|Shukun Technology uses algorithms to model human hearts and diagnose heart disease / Credits: Blue Planet Studio via Shuttersock|
The healthcare sector is among the industries that have benefited from the emergence of artificial intelligence. With AI, medical professionals have diagnosed diseases faster and more accurately, and created better drugs. China is a great testament to this. A 2017 Report on Cardiovascular Diseases in China by the National Center for Cardiovascular Diseases revealed that the country had more than 290 million cardiovascular disease patients. Of this figure, three million die every year.
This is what Chinese AI startup firm Shukun Technology was established for as it specializes in the diagnosis of a cardiovascular-related disease. According to China Daily, an English-language daily newspaper owned by the Publicity Department of the Communist Party of China, Shukun uses data, along with software and algorithms, to model human hearts and diagnose heart disease. More than 42 cities across the country are currently benefiting from this, assisting many people in cardiovascular disease diagnosis.
"We use software, database and machine learning algorithms to make diagnosis more accurate. We hope the products will help doctors make better diagnoses and plan surgery faster than they can now,” said Anne Ma, Shukun's co-founder and CEO.
This is just one of the many examples of how AI helps the industry. A recent study conducted by the University Hospitals Birmingham NHS Foundation Trust in the UK reported that AI helps human experts when it comes to making medical diagnoses based on images. The technology can free up time for doctor-patient interactions and even aid in the development of tailored treatment.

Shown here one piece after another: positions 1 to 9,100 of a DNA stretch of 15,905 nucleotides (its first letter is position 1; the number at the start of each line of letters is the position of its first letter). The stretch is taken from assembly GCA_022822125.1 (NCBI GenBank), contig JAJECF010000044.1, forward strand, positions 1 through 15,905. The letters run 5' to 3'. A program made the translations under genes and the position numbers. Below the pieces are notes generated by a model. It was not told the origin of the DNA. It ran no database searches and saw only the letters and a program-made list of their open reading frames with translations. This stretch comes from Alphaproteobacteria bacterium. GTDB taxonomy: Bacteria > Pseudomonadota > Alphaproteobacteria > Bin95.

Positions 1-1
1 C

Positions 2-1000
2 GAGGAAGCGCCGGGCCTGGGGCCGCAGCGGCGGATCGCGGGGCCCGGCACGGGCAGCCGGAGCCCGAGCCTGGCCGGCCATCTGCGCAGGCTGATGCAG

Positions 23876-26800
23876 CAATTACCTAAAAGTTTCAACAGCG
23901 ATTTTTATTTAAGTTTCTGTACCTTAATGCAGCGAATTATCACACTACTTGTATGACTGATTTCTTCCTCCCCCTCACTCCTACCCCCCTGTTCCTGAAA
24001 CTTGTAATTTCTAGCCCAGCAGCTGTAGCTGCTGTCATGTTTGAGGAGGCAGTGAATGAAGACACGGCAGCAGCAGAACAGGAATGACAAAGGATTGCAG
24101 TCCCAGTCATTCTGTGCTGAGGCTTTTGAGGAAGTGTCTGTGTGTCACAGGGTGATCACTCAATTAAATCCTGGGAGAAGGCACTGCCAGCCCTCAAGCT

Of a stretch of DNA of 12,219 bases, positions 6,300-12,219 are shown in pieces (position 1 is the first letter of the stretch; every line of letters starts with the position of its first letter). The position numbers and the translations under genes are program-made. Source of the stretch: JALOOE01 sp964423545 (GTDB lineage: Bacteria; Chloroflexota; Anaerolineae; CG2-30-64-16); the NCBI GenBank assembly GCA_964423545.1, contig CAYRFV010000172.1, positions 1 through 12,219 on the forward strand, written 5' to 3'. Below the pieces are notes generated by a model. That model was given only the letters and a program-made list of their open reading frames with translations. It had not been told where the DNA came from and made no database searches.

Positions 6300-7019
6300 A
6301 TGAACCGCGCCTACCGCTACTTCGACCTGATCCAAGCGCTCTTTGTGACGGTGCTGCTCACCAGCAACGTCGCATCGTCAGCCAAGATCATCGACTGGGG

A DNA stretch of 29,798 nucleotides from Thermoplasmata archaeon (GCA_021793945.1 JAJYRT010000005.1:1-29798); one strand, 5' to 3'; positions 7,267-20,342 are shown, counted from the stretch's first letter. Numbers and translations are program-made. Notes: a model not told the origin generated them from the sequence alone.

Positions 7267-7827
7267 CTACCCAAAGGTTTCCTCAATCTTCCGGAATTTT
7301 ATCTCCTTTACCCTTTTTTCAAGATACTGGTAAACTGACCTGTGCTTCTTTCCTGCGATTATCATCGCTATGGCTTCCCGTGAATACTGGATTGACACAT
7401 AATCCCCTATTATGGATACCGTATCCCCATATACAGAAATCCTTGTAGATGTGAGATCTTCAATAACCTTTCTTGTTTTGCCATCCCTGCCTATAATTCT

The Radiological Society of North America (RSNA), an international society of radiologists, medical physicists and other medical professionals, recently displayed its latest solutions that were made possible through a single AI-enabled platform. This includes bringing diagnostic radiology, mammography, and cardiology together on the server-side and enabling immediate interaction with these modality imaging data sets.
"We are showing our commitment to progressing AI technology to empower physicians to make more efficient and impactful care decisions," said Bill Lacy, vice-president for medical informatics at Fujifilm, said.